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China May Well Devalue

June 4, 1998

In a way, China led the devaluation parade, having cut the yuan 70% against the dollar in 1994 after five previous devaluations in the last 13 years. This wasn't nearly as negative for the other developing Asian countries as the fall in the yen, starting in 1995, since China's economy is less than 15% of Japan's. Still, China accounts for a third of the developing Asian country output, and if she follows them in another devaluation, they will be forced to respond in a competitive devaluation race for the bottom. She's the 500-pound gorilla. Taiwan, with huge investments in China and big trade ties, could hardly stand still for a cut in the yuan. Nor could the rest of Asia nor Latin America without unacceptable losses of global market shares to China.

We'll Never Do It!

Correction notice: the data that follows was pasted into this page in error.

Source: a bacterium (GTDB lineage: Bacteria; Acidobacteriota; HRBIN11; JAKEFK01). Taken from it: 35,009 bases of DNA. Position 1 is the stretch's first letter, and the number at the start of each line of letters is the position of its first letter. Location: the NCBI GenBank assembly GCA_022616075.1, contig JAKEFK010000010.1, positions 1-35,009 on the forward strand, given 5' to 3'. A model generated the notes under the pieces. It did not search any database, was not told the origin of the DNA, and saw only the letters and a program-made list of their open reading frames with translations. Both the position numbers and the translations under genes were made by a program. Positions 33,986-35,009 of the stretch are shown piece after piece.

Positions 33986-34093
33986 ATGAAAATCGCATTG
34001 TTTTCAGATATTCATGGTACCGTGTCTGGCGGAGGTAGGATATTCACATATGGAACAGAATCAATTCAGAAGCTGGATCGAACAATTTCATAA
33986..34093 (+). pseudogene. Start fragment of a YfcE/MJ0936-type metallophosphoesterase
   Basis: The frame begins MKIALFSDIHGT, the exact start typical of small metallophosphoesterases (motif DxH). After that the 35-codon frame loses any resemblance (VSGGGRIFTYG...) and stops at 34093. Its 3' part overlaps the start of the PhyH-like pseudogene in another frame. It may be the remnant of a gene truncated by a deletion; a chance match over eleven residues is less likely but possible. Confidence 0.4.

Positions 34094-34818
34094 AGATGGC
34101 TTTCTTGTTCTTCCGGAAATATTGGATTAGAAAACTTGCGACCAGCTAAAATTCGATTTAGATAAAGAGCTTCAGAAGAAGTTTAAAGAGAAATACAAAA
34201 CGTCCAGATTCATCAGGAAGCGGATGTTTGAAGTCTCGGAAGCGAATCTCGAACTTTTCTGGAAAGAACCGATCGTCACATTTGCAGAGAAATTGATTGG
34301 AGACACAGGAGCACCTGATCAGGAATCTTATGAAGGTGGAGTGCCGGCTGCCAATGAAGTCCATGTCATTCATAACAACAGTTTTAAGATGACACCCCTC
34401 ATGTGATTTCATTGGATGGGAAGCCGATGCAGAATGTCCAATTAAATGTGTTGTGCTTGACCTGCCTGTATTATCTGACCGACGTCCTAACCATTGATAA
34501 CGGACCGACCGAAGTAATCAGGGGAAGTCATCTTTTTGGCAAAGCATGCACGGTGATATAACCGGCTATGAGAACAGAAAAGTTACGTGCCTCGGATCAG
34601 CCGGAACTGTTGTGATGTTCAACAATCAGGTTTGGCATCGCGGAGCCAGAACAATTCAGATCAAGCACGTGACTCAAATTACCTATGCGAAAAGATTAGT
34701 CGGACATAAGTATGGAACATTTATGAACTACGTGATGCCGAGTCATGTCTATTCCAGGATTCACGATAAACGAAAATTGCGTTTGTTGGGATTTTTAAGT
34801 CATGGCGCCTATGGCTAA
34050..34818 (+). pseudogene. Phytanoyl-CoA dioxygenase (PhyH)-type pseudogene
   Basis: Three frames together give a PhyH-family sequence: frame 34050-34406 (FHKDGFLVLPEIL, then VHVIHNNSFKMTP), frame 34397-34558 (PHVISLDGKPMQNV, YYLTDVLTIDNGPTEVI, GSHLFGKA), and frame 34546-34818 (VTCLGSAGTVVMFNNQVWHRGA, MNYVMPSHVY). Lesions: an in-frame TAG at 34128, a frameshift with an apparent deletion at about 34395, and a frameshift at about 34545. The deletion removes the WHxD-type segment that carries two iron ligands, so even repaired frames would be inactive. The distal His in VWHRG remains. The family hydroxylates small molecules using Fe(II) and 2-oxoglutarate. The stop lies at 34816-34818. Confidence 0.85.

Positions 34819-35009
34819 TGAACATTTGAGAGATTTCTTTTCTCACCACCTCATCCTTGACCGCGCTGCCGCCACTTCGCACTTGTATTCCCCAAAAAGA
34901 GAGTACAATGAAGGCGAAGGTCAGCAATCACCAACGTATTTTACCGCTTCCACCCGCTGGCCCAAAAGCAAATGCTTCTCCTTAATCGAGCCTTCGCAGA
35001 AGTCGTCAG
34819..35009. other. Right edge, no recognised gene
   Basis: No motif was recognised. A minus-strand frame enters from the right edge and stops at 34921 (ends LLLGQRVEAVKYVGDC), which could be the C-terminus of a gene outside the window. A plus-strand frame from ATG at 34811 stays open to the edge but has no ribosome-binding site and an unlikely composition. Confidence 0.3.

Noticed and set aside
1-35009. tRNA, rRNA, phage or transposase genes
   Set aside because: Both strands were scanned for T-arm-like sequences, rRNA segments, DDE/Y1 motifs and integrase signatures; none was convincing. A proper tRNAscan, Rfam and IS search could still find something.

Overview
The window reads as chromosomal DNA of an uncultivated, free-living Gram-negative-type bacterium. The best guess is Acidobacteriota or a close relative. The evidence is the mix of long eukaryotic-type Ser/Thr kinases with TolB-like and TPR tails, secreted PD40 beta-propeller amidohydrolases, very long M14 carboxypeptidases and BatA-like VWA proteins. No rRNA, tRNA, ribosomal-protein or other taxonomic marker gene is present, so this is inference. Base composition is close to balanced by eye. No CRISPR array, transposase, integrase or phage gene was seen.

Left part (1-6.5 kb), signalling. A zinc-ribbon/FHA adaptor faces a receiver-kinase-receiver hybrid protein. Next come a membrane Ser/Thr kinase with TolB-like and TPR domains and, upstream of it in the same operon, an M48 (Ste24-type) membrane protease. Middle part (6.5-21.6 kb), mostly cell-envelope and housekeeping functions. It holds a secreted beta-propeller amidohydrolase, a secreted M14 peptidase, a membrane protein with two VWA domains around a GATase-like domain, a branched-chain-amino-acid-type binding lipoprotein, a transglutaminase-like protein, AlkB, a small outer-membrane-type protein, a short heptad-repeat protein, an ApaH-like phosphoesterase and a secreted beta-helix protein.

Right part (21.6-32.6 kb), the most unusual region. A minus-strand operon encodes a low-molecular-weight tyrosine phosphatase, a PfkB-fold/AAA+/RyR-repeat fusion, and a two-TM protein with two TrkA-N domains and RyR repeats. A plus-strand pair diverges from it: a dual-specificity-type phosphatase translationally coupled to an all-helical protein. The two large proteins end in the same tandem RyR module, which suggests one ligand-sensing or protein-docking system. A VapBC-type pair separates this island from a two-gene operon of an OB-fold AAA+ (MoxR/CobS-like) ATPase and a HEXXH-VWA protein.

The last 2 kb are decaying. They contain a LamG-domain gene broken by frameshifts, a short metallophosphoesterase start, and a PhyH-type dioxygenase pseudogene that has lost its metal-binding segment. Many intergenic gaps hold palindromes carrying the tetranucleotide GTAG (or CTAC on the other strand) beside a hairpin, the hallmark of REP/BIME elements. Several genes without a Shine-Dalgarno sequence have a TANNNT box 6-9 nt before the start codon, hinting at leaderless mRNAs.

Chinese officials deny that they will devalue, but so, too, did Mexican leaders right up to the very day they cut the peso loose in late 1994. China will probably devalue, but later. A drop in the yuan now would undoubtedly take the Hong Kong dollar with it and destroy that currency's 15-year peg to the dollar at a time that is embarrassingly close to the takeover from Britain.

It can be argued that China has such low labor costs relative to her neighbors that she has no need to catch up with their devaluations. Low labor costs, yes, but low productivity too, so unit costs aren't all that low. Besides, in the low-skilled labor area, China competes with the likes of India, and the rupee has fallen in sympathy with other Asian currencies. The Bank of China, the central bank, said the nation would face considerable competitive pressure from neighbors in Asia, especially in textiles, shoes, home appliances, and clothing. The advantage of her 1994 devaluation has now evaporated as the yuan has risen sharply against her competing neighbors' currencies. In the December 1997-February 1998 period, Chinese goods exports dropped at a 20% annual rate while imports climbed 12%, narrowing her trade surplus from both sides.

Export Dependent